In the ecological literature, the concept of “niche differentiation” is generally used to describe the process whereby species have evolved to avoid each other’s specific niches (Zuppinger-Dingley et al., 2014; Meilhac et al., 2020). Niche differentiation leads to the avoidance of direct competition by expanding the range of microniches and ultimately leads to greater overall productivity of the assemblage (Gathumbi et al., 2002; Li et al., 2007; Ndufa et al., 2009; Mueller et al., 2013). Ecologists also frequently partition biodiversity effects into complementarity versus selection effects (Loreau and Hector, 2001). Positive selection effects in a mixture occur when highly productive species in monoculture also dominate in the mixture, and positive complementarity effects occur when species’ yields in the mixture are on average greater than expected from their yields in monoculture, weighted by their relative abundance in the mixture (Loreau and Hector, 2001). The complementarity effect is the difference between the net biodiversity effect (observed yield of the mixture minus the yield of the mixture expected without selection and complementarity effects) and the selection effect. It covers a range of plant–plant interactions including niche partitioning and facilitation (Barry et al., 2019). Thus, while complementarity is often presented as being distinct from facilitation in the general intercropping literature, the terms are not considered exclusive in the ecological additive-partitioning of biodiversity effects. The interested reader is directed to the review of Barry et al. (2019) that highlights this confusion and suggests how the study of complementarity might be better approached in future research (Barry et al., 2019).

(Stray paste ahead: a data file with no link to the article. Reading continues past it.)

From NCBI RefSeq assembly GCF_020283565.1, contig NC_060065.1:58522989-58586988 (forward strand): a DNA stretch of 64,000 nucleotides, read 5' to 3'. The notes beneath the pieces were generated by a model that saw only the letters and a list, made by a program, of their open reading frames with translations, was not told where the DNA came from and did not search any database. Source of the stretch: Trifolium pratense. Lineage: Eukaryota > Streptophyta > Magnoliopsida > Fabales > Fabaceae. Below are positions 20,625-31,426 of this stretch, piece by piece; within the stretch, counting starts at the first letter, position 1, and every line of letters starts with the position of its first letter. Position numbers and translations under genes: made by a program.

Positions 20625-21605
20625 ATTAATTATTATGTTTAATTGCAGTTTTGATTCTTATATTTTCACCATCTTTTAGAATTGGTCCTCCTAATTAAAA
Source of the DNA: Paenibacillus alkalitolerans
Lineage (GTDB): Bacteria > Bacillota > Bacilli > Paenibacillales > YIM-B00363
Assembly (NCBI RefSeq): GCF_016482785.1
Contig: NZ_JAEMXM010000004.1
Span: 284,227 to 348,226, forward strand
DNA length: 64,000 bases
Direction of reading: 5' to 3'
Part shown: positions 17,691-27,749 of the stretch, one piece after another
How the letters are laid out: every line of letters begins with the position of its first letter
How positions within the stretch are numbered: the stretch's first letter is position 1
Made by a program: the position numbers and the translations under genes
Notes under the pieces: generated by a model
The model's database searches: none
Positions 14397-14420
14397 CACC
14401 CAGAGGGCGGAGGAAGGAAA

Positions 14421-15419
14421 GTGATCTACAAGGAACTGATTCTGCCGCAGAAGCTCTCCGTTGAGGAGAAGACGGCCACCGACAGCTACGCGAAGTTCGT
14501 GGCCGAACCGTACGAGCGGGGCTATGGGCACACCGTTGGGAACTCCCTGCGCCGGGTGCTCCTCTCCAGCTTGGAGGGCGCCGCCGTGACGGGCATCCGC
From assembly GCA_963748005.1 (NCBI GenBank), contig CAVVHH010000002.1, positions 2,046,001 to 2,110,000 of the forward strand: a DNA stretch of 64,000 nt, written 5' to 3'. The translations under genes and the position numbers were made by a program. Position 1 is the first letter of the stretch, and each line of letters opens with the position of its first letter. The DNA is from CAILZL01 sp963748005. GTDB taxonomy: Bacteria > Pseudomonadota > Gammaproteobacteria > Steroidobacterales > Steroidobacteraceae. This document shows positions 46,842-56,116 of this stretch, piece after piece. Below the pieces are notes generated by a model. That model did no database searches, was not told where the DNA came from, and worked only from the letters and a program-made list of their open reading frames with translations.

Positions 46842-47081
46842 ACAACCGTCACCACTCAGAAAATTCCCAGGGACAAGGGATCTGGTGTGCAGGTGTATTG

Plant Plasticity

Plasticity in plant traits (the ability of a plant to morphologically adapt its phenotype to a particular environment) can help maintain a balance between intercrop partners through niche differentiation, which may ultimately lead to over-yielding. However, it potentially complicates the definition of an ideotype in a more variable growing environment such as an intercrop. Many types of intercrops typically have some degree of spatial heterogeneity due to differences between conditions experienced by individual plants. If plants are plastic, they can tailor their growth and development to the resources locally available (e.g., Zhu et al., 2016). Plants in mixed-cropping systems encounter different local environments above and below ground due to their diverse neighboring plants. As a consequence, a plant phenotype is the result of these variable local phenotypic responses, maximizing resource uptake and potentially leading to higher overall performance. On the other hand, plasticity comes at a cost. Plants with limited resources may expend unnecessary resources in trying to acquire more resources, e.g., by stem elongation that may be detrimental to overall crop performance. In monoculture cultivation, such plastic responses (e.g., unwanted side-shoot development) are partly controlled through planting density. In an intercrop, that means of control may no longer be effective. Plasticity may also lead to certain non-uniformity in a crop that can be detrimental to marketable yield. Plasticity may thus help to improve intercrop performance, but may also reduce it. Plastic responses to acquire extra available resources are beneficial, but plastic responses to escape adverse conditions or those that reduce yields may ultimately be detrimental for whole crop performance. Breeding may therefore be needed to increase plasticity for some traits (e.g., those involved in competition) but not for others (e.g., those involved in marketable yields).